By Neil Dsouza, Country Manager, SEA, Japan & Australasia, Ingenico ePayments
New figures released by Phocuswright at Web in Travel, indicate online travel agents (OTAs) currently enjoy a 70% share of online hotel bookings across Asia, while reservations made directly on hotel websites account for less than 30%.
OTAs have become a critical distribution channel for hotels, making their properties more visible and bringing them new business. Additionally, hotels are profiting from the Billboard Effect – whereby hotels listed on one or more OTAs tend to receive bookings not only through that channel but also through additional channels such as their own website, mostly due to hotel customers visiting numerous sites for research before making their final booking.
With that said, the downside of the huge growth in OTAs has been felt, often painfully, by hoteliers both in financial terms due to OTA commissions, as well as loyalty and guest retention. We estimate that hotels receive an average of 75-85% of the revenue per booking from an OTA, sometimes even less. And despite their stay on the property, that guest then becomes a loyal customer of the OTA where they booked.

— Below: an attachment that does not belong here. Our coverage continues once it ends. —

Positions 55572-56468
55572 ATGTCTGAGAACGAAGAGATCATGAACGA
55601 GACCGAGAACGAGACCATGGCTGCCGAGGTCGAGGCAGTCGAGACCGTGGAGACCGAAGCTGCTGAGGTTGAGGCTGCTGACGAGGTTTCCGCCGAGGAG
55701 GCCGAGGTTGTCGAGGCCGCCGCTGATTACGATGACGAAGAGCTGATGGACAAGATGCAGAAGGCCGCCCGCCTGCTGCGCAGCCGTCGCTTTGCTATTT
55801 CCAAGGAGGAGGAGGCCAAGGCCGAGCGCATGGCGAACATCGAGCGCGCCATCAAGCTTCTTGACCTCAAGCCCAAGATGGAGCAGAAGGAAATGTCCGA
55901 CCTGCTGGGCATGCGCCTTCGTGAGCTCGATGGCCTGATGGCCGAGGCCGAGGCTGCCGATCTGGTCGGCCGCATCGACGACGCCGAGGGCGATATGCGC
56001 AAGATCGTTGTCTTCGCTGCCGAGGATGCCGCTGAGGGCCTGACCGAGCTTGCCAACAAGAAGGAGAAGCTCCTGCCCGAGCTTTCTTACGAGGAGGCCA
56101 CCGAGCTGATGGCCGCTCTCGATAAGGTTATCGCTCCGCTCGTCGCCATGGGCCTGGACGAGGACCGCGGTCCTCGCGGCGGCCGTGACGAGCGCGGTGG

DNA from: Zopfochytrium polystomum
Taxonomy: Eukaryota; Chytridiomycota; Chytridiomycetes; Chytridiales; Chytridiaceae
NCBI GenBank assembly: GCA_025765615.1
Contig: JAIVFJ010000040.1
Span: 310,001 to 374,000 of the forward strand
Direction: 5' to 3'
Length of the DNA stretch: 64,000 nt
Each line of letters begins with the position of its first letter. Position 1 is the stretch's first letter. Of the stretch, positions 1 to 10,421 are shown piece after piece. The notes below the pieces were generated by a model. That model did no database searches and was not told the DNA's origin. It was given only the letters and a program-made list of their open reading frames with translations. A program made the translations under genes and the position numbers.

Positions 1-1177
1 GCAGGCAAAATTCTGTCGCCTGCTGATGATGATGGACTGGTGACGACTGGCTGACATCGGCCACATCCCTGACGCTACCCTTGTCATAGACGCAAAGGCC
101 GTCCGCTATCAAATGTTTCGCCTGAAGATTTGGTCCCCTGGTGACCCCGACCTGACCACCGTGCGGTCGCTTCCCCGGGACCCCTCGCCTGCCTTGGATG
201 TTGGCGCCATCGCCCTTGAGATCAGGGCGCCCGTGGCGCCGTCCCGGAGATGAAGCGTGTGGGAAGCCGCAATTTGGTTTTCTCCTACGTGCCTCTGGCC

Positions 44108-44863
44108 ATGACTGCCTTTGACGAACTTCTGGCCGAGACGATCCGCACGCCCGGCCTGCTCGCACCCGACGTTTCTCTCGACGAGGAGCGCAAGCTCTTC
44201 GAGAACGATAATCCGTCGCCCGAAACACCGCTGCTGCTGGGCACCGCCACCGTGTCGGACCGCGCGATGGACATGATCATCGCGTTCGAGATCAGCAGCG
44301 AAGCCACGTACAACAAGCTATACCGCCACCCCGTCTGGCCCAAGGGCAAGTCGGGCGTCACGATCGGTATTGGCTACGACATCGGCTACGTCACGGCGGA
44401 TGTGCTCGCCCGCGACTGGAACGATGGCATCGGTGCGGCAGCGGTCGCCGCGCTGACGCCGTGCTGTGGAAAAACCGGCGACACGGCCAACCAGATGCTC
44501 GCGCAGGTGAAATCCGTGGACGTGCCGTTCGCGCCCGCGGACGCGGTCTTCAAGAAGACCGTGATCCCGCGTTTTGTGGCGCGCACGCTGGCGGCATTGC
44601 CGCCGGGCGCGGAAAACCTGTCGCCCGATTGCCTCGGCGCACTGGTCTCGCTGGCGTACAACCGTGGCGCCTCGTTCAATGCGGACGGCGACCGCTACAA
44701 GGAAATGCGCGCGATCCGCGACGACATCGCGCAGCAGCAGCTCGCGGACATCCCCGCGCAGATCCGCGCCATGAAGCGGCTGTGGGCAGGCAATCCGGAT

Rate parity agreements usually demand that hotels offer their best rates to OTAs without undercutting those on their own sites. As Phocuswright points out, there is a general perception that OTAs are cheaper than booking direct. Couple that with the fact that many OTAs offer a better online user experience and mobile optimization, and there in the disparity begins to be revealed.
Hotels are being challenged to meet the growing demands of customers on their own websites, particularly when it comes to an easy quick and seamless payment processing solution. This is especially the case with hotels in Asia. So how can hotels gain a greater slice of the online booking market in the face of increased competition in the sector and yet remain profitable?
Many hotels in Asia are unable to offer the best available pre-paid rates right on their website. However, guests who are sure of their itinerary and looking for best pricing are often willing to pay up front in order to save on their room rate. OTAs know this and capitalize on customers’ preference for these attractive offers. Hotels that want to compete with this offer, should have an up-to-date payment processing capability integrated within their own websites, enabling them to offer such a service for customers as well.
The inability to process payments securely through the hotel’s website has prevented many hoteliers from offering attractive pre-paid rates. Meanwhile, Asia’s rapidly growing number of millennial shoppers is forcing merchants to bring the payment experience to them anywhere and everywhere they may be -- via smartphones and tablets.